DENVER, CO--(Marketwired - Mar 12, 2015) - The Fetal Health Foundation announced the creation of a new research grant named to honor the memory and inspiration of Brianna Marie Hissam. The $25,000 donation from the Brianna Marie Foundation will be utilized primarily to fund research and/or therapy that aids unborn babies who suffer from birth defects affecting the lungs.

"The creation of this new grant enables Fetal Health to further expand its research efforts to affect fetal health outcomes," said Lonnie Somers, Founder and Chairman of The Fetal Health Foundation. "We are grateful to the Brianna Marie Foundation for its generous support and to the Hissam family for its kindheartedness in letting our foundation share in Brianna Marie's legacy."

The Brianna Marie Foundation was created by Brianna's parents to help physicians and families learn about the benefits of fetal therapies and the life-saving surgeries that can be performed prior to a child's birth. During gestation, Brianna Marie suffered from a condition known as fetal hydrops in which abnormal amounts of fluid build in two or more body areas of a fetus or newborn. Fluid build-up in Brianna Marie's lungs and stomach prevented her lungs from developing. Brianna's mother, Aran, underwent three fetal surgeries and Brianna Marie was born March 16, 2012; however, she lived for just 15 hours. Since Brianna's death, exciting new research has been done on fetal shunts that drain the fluid build-up from the fetus.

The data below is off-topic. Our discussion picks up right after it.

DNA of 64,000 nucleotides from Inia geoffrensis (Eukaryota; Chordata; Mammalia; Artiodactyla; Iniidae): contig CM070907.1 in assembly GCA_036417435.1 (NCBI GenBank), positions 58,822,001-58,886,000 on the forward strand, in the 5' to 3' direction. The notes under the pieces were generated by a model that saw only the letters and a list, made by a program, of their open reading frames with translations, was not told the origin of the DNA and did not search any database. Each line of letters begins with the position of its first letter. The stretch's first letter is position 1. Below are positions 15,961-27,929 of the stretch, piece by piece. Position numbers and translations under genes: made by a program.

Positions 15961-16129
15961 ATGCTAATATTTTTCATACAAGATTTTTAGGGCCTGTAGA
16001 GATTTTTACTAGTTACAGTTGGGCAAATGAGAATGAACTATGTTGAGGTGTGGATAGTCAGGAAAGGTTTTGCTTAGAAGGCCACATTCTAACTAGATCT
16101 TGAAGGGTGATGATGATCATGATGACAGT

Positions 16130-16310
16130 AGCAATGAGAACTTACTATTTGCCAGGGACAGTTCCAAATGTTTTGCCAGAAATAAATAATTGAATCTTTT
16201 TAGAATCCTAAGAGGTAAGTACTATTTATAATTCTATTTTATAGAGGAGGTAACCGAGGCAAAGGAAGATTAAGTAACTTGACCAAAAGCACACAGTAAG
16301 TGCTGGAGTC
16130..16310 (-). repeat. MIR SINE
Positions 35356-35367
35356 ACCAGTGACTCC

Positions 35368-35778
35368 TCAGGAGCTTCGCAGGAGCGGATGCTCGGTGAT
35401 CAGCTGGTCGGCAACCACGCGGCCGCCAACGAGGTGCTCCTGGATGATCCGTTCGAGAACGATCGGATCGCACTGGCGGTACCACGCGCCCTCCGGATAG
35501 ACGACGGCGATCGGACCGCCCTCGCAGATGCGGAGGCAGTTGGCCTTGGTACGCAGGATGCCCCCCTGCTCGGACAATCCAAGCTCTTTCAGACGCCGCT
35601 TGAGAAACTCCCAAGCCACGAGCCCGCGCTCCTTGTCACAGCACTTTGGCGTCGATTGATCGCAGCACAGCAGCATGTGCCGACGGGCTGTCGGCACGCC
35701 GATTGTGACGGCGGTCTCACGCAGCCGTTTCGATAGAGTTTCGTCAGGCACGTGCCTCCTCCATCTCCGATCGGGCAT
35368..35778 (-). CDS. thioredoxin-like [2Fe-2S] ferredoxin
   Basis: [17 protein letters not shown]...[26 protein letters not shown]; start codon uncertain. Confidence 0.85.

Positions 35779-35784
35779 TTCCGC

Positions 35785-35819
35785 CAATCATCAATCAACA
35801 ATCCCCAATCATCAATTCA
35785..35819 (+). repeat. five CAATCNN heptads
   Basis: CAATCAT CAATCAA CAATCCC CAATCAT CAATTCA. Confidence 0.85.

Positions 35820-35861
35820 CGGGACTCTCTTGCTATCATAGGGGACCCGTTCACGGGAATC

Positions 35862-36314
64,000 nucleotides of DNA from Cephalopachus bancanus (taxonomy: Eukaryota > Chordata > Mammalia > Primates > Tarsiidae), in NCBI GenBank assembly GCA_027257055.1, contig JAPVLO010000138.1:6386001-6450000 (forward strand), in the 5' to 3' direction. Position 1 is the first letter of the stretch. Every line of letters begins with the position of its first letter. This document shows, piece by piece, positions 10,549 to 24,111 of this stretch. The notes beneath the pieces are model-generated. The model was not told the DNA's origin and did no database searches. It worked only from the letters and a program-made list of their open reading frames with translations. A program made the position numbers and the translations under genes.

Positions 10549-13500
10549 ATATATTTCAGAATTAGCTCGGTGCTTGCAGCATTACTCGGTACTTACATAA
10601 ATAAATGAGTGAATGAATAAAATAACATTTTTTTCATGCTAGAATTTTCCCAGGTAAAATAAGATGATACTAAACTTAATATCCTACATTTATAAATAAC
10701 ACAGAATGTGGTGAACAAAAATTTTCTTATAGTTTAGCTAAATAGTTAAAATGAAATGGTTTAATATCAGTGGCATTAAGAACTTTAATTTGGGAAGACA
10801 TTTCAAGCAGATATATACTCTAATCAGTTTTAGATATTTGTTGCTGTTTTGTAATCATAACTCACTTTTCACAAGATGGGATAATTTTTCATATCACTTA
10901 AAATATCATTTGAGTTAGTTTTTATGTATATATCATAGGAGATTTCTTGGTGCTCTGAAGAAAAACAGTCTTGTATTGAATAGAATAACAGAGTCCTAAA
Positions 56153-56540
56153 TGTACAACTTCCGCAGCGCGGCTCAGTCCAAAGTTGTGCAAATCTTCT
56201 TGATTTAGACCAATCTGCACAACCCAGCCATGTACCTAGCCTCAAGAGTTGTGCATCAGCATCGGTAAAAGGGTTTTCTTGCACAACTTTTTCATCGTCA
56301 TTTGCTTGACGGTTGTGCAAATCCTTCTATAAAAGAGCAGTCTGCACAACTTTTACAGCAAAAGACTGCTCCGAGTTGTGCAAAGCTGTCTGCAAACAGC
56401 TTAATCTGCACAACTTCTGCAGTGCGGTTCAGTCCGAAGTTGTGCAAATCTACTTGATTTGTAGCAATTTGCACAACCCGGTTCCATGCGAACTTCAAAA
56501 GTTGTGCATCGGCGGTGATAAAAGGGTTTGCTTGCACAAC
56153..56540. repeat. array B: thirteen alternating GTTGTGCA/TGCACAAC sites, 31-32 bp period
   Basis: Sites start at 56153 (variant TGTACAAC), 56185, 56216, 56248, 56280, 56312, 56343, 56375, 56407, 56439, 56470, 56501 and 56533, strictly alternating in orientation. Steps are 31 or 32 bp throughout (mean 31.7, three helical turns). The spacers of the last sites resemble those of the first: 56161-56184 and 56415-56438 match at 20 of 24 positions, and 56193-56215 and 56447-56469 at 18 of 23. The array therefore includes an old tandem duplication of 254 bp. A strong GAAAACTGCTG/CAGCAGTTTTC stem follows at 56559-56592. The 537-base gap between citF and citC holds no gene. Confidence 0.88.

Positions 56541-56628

"We're all looking to make a difference in our world," said Aran Hissam, Brianna Marie's mother. "I believe that by focusing on a field that has very little funding we can change the outcome of a child's life dramatically, and together we will make a substantial impact in this field of medicine."

The Fetal Health Foundation, which was founded in 2006, is a national nonprofit based in Littleton, Colorado. Its mission is to provide support and information, fund research, increase awareness and be an outlet for leading medical information pertaining to fetal syndromes. The Foundation exists to arm families and healthcare providers with information that will ultimately help save babies' lives. The organization also serves as a liaison between families affected and the many fetal treatment centers around the country providing groundbreaking care. Fetal Health awarded its first $25,000 research grant, the Nathanael & Gabriel Stowell Research Grant, in October of 2014 to a team at Children's Hospital of Los Angeles that will further study the impact of Twin-to-Twin Transfusion Syndrome (TTTS) on fetal brain development. Among the Foundation's major fundraisers are the Great Candy Runs in Denver, Colo. and Jacksonville, Fla. and Eat Run Hope in Seattle, Wash.

For more information about the Fetal Health Foundation, visit or call 877-789-HOPE (4673).